01 July, 2018
Read 947 times
You may have just seen a great article by Elliot that discussed what to do now the GAMSAT is over, and he provided some fantastic ways to prep for your admissions interviews.
So firstly, congratulations on completing the exam! Now you can breathe. While you are thinking about your next step, why not consider doing some light volunteering to boost your resume and job prospects?
Volunteering itself is highly rewarding as you contribute to society and help those in need, but it is also a great opportunity to develop new skills and knowledge that will ultimately make you a better practitioner. A med student from Stanford first highlighted to me the importance of volunteering and diversified skill building when working in the medical industry. It is quite an adventurous story, but we met in Guatemala as we were both put into the same homestay with a local family in order to learn Spanish. We attended daily Spanish lessons at a nearby language school and the rest of the time was spent learning the customs, food, and life experiences of our host family and that of others from around the village.
My Stanford friend had come to Guatemala to learn Spanish as he constantly found himself in situations where he could not adequately attend to his patients due to language and cultural barriers. He, therefore, took it upon himself to travel overseas and develop his linguistic and intercultural skills. This paid off for him, as his current employers were very impressed that he had taken these extra steps on his own. It demonstrated he was open to going above and beyond his regular duties to perform in his role well, and of course knowing Spanish in the US as a doctor proved to be exceedingly useful. As a result, my friend was able to undergo his residency at a highly prestigious hospital in the US.
Here are some additional ideas on how and why it might be useful to volunteer in Australia and abroad:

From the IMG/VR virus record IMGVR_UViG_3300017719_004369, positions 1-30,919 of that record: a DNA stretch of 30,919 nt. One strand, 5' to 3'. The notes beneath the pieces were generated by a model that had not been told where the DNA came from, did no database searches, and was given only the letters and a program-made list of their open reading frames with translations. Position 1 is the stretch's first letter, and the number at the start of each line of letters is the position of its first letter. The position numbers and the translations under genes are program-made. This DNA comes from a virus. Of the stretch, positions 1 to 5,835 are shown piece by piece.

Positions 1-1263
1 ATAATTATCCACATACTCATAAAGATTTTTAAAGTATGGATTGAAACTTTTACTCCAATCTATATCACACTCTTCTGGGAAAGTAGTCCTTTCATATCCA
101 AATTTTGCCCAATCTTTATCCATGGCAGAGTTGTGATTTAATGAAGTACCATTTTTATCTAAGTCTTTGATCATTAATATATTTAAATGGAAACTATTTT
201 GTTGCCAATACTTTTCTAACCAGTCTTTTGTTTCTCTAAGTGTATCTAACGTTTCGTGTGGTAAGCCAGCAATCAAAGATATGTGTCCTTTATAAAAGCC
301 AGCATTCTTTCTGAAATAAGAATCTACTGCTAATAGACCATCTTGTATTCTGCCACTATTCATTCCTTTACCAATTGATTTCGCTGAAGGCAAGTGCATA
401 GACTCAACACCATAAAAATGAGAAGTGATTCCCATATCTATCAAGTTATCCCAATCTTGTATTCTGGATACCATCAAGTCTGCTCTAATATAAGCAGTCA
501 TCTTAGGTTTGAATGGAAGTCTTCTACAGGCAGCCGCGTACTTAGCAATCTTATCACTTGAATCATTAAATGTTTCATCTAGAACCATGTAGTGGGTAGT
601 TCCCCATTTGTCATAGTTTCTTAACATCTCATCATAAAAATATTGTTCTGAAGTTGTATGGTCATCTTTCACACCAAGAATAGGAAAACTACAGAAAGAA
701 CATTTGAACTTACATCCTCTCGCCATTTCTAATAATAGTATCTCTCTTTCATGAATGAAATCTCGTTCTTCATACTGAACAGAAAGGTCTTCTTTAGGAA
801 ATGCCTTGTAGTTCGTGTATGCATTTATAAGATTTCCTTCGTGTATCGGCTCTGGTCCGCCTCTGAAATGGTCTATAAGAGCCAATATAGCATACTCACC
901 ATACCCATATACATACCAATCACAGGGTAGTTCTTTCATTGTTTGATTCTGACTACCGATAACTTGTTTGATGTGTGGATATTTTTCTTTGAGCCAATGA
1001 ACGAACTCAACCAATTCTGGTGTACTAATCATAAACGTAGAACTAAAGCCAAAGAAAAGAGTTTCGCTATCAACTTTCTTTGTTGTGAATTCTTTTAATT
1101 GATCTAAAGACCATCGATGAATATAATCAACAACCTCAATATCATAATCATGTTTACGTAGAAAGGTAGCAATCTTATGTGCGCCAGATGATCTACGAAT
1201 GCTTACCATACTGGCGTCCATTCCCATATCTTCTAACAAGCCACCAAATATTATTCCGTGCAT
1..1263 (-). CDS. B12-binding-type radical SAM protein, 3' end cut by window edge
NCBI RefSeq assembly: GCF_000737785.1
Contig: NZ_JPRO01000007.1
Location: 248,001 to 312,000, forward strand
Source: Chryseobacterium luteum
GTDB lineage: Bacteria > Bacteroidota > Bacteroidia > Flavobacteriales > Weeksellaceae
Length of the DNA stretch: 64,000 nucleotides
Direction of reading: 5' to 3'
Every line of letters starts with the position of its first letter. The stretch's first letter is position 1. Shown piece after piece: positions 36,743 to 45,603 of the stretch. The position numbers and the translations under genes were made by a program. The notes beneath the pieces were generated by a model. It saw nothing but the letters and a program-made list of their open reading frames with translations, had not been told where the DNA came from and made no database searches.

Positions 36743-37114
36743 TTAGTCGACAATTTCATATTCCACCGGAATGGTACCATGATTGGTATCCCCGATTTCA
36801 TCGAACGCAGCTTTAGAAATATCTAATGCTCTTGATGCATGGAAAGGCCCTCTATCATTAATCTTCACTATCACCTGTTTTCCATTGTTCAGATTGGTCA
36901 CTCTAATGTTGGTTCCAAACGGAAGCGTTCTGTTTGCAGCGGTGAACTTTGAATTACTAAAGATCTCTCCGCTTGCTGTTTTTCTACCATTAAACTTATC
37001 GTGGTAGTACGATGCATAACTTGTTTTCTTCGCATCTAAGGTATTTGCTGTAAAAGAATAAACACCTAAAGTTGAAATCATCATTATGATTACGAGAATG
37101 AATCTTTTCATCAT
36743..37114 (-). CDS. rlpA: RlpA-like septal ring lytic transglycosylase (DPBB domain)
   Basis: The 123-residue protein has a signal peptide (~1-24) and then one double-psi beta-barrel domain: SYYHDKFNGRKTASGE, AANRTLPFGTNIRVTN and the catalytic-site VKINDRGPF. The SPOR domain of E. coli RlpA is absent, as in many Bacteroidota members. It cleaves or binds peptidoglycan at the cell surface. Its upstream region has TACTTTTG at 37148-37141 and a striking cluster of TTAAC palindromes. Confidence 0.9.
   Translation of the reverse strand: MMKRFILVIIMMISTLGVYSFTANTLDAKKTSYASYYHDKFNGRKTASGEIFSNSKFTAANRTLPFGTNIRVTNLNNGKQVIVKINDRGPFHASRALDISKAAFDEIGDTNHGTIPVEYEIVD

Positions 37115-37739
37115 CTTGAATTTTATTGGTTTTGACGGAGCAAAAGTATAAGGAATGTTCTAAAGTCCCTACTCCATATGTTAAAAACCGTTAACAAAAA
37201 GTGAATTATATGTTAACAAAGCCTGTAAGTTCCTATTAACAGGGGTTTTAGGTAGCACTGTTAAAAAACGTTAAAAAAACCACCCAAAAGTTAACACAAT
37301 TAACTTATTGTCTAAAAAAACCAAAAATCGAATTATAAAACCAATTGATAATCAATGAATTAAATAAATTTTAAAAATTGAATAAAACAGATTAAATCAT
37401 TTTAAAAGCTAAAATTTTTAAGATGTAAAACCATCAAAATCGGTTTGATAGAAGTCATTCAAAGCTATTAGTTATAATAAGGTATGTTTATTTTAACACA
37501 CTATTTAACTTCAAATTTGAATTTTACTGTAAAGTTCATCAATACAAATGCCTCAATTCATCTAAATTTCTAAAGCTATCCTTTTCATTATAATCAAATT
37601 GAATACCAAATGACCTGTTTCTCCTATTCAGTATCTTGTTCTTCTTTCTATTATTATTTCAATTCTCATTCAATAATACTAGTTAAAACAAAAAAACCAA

Volunteering in some developing countries will provide the opportunity for you to practice in very different and sometimes challenging working conditions. You may not have the same equipment, the same healthcare systems, and the same access to medicine – all of which can result in different ways of treating patients. The benefits of this are that you will test your skills and capabilities in a new environment, learn from and work with healthcare professionals from diverse backgrounds, and of course, make a significant impact in your country of choice.
There are a number of local organizations in Australia which you can consider getting involved with. These include Hands-On-Health Australia who focus on health and well-being, Operation Smile who work with children, and Mercy Ships Australia (whose work travels).
To improve your intercultural communication skills, why not volunteer with refugee or migrant groups in Australia? For many recently arrived migrants and refugees, language barriers will be problematic to various aspects of their lives. Helping them with language skills will better your ability to communicate with those whose first language is not English, and you may even learn a couple of words or phrases in another language yourself!